When I first bought my CarveWright and posted about it on another woodworking forum I got quite a few disparaging remarks. Of course most of those messages came from folks who had no personal knowledge about the machine. They based their comments on posts they had read.
I think the low opinions were sparked up by owners who found the learning curve too steep and long or they saw the machine as too complicated. Well, it is complicated. It’s a CNC computer operating inside a small cabinet and running a routing head going over 20,000 rpm.
Maybe they ought to warn people that they have to be ready and able to meet the demands placed on the owner before they’re allowed to buy! ;-)
Because of its relatively small size, its seen as just a toy. Here’s proof that it can handle large work, too.
Here’s a closeup.
This horse silhouette is scrollsawn.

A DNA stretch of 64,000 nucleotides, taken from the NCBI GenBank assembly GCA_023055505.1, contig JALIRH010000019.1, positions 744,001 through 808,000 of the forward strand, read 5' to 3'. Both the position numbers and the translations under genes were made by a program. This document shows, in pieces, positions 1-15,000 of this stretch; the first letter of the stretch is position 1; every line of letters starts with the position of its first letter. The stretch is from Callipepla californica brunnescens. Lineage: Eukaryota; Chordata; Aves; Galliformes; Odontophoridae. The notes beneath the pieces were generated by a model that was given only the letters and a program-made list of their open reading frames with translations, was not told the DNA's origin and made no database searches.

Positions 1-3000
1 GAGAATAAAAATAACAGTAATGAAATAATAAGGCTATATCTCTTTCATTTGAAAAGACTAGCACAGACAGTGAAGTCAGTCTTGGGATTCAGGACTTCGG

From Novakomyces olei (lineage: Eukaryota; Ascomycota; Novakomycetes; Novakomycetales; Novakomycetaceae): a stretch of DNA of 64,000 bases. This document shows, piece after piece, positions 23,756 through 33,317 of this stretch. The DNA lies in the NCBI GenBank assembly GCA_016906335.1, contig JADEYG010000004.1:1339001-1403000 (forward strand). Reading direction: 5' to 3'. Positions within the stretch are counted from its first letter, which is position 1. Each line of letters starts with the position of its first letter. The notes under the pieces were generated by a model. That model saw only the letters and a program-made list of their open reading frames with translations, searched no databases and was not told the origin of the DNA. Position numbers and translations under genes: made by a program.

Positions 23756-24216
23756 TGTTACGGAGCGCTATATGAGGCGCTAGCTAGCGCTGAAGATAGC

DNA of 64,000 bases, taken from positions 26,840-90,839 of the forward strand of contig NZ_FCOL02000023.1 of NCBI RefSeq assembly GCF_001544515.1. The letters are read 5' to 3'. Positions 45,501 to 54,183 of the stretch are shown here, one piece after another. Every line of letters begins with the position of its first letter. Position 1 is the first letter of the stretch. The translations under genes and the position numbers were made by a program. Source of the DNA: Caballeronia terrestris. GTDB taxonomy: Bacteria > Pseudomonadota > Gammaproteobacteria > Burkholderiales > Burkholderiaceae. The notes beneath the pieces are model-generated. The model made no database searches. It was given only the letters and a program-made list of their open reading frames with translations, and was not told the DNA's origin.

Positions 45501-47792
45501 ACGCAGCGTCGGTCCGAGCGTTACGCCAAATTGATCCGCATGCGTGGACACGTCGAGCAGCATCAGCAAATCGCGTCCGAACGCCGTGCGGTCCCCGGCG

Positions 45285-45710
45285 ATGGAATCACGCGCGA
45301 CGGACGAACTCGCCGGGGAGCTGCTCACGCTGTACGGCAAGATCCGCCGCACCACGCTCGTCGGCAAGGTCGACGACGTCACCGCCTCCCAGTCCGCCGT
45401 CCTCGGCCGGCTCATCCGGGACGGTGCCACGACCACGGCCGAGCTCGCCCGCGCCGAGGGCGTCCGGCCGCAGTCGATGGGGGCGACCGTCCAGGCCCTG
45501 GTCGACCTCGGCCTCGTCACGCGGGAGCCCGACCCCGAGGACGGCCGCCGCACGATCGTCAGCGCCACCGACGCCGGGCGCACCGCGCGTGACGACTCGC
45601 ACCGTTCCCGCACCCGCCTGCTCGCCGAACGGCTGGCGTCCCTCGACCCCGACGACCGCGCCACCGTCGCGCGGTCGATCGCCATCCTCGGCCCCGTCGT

The sign was carved into MDF and sealed with two coats of shellac and two coats of white primer sealer. The finish colors are professional sign painting 1Shot™ enamels.
The client opted for this material because the cost of the next best stuff was too high. MDF carves well in this scale but once the face is opened by cutting the interior is soft. Shellac reseals and stiffens those surfaces.
Oh, what’s the other, more costly material? HDU, otherwise called High Density Urethane foam. It’s weatherproof, needs no sealer and goes for well over $300 per 48×96 sheet plus shipping. This job didn’t need that much material, so much of it would have been mere overhead.
-- No trees were damaged in posting this message, but thousands of electrons were seriously inconvenienced.